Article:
China En Route to Driverless-Car Road Testing
(Beijing) – The government is considering giving the green light to driverless car companies to conduct tests on public roadways, a move that is expected to help ambitious Chinese firms pull ahead in autonomous driving.
The Ministry of Industry and Information Technology (MIIT), the Ministry of Public Security and the Ministry of Transport are working on the draft regulations, and a source close to the MIIT told Caixin that an outline of road testing rules for unmanned vehicles has been completed.
The regulators are considering issuing licenses to qualified car manufacturers, auto parts makers, internet companies, universities and other applicants, the source said. In order to qualify for road testing, a vehicle must have already been test-driven for at least 5,000 kilometers (3,100 miles) in a closed environment and, it must pass an assessment by a third-party technology institution authorized by the government, among other conditions.
Driverless cars are banned from public roadways under China’s existing laws. A July video of Robin Li, chief executive officer of Chinese internet giant Baidu, testing an autonomous vehicle on Beijing’s Fifth Ring Road — with his hands off the wheel — set off a debate about whether the excursion was legal.
If China allows road testing of unmanned cars soon, Chinese companies could get a head start in an industry already teeming with foreign competitors, a senior manager of a self-driving system start-up, who declined to be named, told Caixin.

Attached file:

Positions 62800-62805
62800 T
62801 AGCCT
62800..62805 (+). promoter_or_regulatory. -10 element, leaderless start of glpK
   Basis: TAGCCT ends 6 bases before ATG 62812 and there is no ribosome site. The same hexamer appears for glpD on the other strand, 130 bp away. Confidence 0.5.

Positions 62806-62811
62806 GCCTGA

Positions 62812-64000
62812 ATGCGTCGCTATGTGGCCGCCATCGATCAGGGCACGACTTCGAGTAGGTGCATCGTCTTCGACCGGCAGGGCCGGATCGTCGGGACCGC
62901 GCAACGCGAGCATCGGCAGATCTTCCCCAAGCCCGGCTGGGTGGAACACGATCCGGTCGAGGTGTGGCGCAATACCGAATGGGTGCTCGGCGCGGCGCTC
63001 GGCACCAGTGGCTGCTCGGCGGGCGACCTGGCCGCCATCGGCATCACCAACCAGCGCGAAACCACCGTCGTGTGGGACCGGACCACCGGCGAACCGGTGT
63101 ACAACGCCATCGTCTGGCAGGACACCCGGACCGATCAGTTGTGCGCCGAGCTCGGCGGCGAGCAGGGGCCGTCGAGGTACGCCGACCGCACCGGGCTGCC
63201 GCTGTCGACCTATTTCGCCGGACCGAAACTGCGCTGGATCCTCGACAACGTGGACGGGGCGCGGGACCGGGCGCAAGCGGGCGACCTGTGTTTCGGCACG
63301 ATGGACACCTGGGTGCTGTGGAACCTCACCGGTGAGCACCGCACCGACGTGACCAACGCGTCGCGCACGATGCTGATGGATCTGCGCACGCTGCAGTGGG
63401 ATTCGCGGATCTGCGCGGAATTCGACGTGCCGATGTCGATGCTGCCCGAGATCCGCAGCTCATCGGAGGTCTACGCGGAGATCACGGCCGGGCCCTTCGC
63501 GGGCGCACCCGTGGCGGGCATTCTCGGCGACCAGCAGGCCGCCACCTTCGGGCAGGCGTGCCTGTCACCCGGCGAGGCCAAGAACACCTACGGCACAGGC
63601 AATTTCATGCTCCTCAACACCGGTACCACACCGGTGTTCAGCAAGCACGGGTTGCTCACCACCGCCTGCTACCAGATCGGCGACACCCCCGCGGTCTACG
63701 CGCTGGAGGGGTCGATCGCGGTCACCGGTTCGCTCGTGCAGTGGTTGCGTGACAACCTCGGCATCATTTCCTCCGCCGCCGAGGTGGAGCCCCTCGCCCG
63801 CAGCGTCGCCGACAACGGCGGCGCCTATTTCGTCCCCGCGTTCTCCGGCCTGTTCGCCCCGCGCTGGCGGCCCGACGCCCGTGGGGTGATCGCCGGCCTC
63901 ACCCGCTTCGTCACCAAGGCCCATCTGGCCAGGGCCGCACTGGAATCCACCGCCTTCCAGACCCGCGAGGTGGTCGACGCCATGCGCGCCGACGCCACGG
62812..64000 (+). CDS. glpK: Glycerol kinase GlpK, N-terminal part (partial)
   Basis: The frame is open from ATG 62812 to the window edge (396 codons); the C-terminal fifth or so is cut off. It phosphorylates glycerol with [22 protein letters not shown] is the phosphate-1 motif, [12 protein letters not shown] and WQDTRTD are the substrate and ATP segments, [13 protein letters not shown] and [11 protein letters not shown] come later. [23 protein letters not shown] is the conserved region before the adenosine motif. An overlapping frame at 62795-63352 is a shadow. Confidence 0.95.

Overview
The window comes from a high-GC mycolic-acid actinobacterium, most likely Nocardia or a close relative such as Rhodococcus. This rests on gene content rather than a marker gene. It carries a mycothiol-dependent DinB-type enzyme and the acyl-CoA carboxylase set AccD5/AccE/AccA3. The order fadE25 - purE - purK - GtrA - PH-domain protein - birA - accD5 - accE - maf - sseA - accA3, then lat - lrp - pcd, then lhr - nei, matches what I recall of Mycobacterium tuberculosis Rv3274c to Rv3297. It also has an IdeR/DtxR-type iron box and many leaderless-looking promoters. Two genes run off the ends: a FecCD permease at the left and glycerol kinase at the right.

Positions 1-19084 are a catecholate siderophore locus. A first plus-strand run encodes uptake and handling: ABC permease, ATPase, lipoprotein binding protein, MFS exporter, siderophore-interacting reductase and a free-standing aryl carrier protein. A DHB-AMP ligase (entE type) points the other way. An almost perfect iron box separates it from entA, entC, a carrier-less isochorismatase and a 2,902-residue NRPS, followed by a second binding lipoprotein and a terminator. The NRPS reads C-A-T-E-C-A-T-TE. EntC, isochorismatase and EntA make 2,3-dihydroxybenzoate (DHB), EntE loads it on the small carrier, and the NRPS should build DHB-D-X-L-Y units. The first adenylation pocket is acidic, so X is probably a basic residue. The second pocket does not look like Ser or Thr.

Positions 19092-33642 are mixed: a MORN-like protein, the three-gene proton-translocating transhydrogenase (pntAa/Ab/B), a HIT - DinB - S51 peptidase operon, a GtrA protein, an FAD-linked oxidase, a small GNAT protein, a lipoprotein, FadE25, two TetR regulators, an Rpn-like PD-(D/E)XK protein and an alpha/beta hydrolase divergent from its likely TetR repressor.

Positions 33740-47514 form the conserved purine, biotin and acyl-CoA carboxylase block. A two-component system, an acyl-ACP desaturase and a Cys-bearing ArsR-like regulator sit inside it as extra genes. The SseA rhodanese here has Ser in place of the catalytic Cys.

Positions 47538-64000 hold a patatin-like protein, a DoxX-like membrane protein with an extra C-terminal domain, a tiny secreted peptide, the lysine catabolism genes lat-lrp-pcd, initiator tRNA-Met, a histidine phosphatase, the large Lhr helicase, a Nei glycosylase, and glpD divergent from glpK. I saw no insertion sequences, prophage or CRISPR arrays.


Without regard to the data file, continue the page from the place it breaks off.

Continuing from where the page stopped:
The U.S. House of Representatives earlier this month approved a bill that, if passed by the Senate, would allow manufacturers to introduce as many as 100,000 autonomous vehicles per year without having to meet existing auto safety standards.
Sources that participated in the discussion about China’s planned road test rules said there is no timetable for the introduction of the regulation, because regulators have to go through complex procedures to revise existing laws that conflict with the new guidelines.
Road testing is crucial to the development of self-driving technology because computers must become familiar with a variety of road conditions, to improve their “sensing” and “decision-making” programs – two of the three key aspects of the autonomous driving technology that also include “execution.”
Google has estimated that a computer needs to “drive” for 1 billion miles to become sufficiently familiar with most road conditions. The U.S. search engine’s autonomous cars had run for three million miles by May, the highest self-driving mileage in the world.
Chinese companies are keen to ride the international autonomous driving wave for new growth. Baidu announced last month a plan to roll out a partially self-driving car by the second half of 2019, in partnership with a state-owned car maker. Tencent, the Shenzhen-headquartered owner of popular messaging app WeChat, has agreed to collaborate with Shanghai International Automobile City on autonomous driving, high-definition mapping and setting industry standards for smart cars.
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